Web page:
The association between GP consultations for non-specific physical symptoms in children and parents: a case-control study.

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Journal Title, Volume, Page: 
PLoS One. 2014 Sep 24;9(9):e108039.
Year of Publication: 
2014
Authors: 
Mujahed Shraim
Arthritis Research UK Primary Care Centre, Keele University, Keele, United Kingdom
Current Affiliation: 
Department of Medicine, Faculty of Medicine & Health Sciences, An-Najah National University, Nablus, Palestine
Milisa Blagojevic-Bucknall
Arthritis Research UK Primary Care Centre, Keele University, Keele, United Kingdom
Christian D Mallen
Arthritis Research UK Primary Care Centre, Keele University, Keele, United Kingdom
Kate M Dunn
Arthritis Research UK Primary Care Centre, Keele University, Keele, United Kingdom
Preferred Abstract (Original): 

BACKGROUND:

Non-specific physical symptoms (NSPS) such as abdominal pain, headache and musculoskeletal pain are widespread in the community, and are common reasons for visiting a general practitioner (GP). Causes of NSPS are multifactorial, but may include parental influences.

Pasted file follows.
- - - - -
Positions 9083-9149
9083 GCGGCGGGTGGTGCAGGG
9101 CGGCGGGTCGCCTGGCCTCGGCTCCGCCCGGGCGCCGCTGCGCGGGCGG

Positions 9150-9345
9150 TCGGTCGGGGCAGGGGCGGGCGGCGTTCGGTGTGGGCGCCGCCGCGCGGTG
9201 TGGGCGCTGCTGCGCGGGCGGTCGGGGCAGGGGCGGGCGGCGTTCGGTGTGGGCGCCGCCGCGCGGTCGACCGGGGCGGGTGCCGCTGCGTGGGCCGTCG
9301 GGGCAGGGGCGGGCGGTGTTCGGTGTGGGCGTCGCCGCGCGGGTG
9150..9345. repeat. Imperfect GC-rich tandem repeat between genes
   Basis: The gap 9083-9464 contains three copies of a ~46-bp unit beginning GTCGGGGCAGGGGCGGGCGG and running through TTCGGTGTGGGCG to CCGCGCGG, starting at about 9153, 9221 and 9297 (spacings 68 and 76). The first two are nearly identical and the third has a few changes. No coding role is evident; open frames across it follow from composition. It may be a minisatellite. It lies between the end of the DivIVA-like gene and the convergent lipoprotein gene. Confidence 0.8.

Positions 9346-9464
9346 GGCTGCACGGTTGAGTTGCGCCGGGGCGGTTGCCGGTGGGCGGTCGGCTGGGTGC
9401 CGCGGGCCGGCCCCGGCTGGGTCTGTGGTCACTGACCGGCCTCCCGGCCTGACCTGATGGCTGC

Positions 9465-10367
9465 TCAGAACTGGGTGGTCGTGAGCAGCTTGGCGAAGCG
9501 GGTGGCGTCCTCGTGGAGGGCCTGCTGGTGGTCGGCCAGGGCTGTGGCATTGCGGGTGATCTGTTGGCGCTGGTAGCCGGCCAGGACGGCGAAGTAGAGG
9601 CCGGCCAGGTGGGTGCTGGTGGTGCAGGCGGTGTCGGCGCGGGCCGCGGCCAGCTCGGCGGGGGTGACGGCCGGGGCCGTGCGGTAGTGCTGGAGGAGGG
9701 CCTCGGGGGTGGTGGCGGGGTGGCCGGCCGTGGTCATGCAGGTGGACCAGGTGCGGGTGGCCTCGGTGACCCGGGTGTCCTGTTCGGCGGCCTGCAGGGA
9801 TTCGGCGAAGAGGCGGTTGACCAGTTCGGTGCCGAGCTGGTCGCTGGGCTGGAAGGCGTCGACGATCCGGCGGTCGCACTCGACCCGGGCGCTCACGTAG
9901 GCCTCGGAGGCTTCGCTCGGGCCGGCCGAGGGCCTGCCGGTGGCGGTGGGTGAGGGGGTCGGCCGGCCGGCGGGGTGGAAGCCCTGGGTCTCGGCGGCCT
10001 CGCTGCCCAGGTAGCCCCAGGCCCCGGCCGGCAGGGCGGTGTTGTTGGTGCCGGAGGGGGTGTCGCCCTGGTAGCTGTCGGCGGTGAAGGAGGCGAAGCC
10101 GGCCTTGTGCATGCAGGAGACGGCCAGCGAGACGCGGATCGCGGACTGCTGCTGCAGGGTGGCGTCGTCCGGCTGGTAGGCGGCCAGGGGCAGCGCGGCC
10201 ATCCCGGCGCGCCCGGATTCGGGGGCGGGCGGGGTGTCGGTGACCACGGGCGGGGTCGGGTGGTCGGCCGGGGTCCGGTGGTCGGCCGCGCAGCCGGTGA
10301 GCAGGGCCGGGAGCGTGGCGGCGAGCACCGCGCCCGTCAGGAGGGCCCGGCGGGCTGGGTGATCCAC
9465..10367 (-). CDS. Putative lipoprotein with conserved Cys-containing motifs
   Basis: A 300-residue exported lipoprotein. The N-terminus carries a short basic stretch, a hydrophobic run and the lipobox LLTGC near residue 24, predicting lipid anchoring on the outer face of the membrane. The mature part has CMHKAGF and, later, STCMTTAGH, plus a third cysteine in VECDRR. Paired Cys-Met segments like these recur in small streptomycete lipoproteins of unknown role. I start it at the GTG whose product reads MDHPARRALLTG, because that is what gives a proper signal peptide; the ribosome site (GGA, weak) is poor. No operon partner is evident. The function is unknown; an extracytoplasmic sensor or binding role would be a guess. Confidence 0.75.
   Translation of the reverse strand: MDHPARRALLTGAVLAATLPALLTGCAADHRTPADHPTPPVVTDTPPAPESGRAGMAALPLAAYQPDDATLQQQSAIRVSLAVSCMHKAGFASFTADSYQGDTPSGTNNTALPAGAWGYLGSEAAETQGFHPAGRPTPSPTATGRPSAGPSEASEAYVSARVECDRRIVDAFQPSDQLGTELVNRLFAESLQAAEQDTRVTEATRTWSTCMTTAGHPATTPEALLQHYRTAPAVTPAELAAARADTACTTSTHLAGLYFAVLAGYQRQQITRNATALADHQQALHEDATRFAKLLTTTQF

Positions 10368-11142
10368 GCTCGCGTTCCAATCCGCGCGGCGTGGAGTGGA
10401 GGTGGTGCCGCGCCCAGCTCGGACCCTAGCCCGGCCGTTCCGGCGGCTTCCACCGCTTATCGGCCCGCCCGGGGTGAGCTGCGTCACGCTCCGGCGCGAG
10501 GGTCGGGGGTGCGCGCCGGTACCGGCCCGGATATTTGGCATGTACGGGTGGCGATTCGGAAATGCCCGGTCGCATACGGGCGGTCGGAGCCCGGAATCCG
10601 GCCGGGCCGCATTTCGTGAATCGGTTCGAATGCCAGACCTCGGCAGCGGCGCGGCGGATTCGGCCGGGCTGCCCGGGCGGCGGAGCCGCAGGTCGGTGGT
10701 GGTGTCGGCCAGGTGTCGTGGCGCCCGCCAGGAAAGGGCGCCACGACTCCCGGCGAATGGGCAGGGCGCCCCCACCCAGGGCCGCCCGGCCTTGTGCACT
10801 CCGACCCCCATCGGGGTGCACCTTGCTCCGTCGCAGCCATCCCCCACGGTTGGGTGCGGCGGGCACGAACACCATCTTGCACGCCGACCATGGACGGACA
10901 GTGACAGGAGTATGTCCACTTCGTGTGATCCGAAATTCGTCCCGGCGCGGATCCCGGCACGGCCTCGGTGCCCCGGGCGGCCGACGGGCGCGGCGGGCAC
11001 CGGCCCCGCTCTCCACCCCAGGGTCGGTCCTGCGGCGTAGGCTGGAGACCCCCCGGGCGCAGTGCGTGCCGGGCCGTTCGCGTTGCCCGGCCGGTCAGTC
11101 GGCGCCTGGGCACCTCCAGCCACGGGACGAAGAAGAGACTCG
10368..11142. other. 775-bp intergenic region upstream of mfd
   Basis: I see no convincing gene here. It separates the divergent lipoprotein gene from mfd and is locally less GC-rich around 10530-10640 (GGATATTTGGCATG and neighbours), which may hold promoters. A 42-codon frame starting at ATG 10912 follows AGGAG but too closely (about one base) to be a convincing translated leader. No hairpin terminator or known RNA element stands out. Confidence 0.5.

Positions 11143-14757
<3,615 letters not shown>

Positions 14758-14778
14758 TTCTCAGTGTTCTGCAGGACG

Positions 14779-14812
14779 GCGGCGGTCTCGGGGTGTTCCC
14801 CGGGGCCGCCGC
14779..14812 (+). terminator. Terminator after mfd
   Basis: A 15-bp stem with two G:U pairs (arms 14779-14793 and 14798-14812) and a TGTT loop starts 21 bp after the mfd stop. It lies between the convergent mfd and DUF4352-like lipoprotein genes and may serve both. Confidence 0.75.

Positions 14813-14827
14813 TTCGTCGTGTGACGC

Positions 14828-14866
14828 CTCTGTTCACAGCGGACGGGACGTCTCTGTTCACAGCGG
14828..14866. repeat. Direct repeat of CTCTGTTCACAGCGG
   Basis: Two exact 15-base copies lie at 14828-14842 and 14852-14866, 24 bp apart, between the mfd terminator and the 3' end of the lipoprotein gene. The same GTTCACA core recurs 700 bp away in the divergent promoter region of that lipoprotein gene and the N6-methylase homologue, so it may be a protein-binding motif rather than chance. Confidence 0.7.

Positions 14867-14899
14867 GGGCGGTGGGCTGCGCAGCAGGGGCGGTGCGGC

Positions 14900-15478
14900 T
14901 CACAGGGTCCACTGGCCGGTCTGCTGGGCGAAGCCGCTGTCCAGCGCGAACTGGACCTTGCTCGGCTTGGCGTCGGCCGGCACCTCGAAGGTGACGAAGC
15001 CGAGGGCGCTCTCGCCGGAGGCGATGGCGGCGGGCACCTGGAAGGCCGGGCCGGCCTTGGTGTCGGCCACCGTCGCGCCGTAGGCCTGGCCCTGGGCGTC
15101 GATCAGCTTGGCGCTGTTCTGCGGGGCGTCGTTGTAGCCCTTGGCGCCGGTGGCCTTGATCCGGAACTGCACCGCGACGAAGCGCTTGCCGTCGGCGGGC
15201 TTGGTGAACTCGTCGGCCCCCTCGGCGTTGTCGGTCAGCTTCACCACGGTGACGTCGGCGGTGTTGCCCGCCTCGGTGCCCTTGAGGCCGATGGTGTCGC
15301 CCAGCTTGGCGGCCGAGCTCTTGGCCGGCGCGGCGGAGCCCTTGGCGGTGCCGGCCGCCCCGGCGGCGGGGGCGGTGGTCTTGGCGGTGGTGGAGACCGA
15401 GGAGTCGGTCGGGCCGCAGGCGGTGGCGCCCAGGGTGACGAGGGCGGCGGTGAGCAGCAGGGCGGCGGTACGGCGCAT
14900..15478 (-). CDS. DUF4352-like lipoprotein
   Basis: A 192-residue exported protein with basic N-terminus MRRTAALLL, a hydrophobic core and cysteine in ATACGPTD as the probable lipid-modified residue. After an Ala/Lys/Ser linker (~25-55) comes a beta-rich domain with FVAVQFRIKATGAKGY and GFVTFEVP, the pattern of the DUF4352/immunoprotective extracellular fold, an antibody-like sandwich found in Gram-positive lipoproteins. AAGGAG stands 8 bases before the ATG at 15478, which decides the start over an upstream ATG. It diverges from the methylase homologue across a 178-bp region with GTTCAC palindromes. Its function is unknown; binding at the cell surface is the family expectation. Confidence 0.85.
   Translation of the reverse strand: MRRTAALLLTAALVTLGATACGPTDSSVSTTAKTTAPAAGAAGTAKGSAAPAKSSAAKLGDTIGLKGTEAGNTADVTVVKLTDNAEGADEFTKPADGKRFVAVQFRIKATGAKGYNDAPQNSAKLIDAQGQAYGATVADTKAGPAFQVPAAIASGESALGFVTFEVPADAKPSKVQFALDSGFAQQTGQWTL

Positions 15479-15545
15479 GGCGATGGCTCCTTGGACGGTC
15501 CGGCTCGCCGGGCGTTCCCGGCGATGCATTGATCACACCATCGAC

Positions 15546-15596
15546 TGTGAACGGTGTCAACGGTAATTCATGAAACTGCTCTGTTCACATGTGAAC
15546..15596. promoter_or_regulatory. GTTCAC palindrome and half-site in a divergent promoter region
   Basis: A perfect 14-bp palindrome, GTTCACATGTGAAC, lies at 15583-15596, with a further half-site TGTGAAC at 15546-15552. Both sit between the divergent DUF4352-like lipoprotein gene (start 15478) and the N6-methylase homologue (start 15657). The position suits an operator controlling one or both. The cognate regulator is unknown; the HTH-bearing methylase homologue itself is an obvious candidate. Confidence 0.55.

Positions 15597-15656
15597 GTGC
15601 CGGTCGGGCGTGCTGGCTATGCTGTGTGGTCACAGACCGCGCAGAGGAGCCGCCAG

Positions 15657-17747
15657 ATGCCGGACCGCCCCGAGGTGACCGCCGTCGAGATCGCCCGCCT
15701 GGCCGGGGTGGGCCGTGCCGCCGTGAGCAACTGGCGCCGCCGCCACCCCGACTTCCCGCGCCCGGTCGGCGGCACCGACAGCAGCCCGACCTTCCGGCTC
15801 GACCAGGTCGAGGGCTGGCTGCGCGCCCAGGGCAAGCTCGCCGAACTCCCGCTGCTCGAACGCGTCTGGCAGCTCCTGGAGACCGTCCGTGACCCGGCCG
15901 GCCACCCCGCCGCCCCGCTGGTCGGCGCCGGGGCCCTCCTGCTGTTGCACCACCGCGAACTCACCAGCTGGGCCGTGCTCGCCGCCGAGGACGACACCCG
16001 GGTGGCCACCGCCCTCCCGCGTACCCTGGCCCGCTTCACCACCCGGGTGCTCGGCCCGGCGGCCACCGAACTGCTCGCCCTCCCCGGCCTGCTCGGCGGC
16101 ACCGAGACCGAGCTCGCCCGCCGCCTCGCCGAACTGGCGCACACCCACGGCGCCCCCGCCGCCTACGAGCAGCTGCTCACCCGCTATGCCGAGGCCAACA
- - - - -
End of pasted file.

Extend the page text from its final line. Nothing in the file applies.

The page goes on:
OBJECTIVE:

To investigate associations between GP consultations for NSPS in parents and their children.

METHODS:

Matched case-control study using GP consultation data from 12 GP practices in the United Kingdom. Participants were 1328 children who consulted a GP for NSPS in 2009 (cases), 3980 controls who consulted a GP in 2009 but not for NSPS, plus parents of cases and controls (n = 8354).

PRIMARY OUTCOME MEASURE:

child consultation status for NSPS.

RESULTS:

Maternal consultation for NSPS was associated with significantly increased odds of their child consulting for NSPS (odds ratio (OR) 1.51, 95% confidence intervals (CI) 1.33, 1.73); there was no significant association with paternal consultations (OR 0.87, 95% CI 0.71, 1.08). Each additional maternal consultation for NSPS was associated with an increase in the rate ratio for number of consultations for NSPS in the child by 1.03 (95% CI 1.01, 1.05). This overall association was clearest in maternal-child consultations for painful NSPS and for specific bodily systems including gastrointestinal, musculoskeletal and neurologic symptoms.

CONCLUSIONS:

Maternal GP consultation for NSPS is associated with increased odds of GP consultations for NSPS in children. This study included a large sample of children and parents and used medical records data which is not subject to recall bias. However, analysis was based on medical records, thus the presence of NSPS not leading to consultations is unknown. Medical practitioners managing children with NSPS need to be aware of this association.

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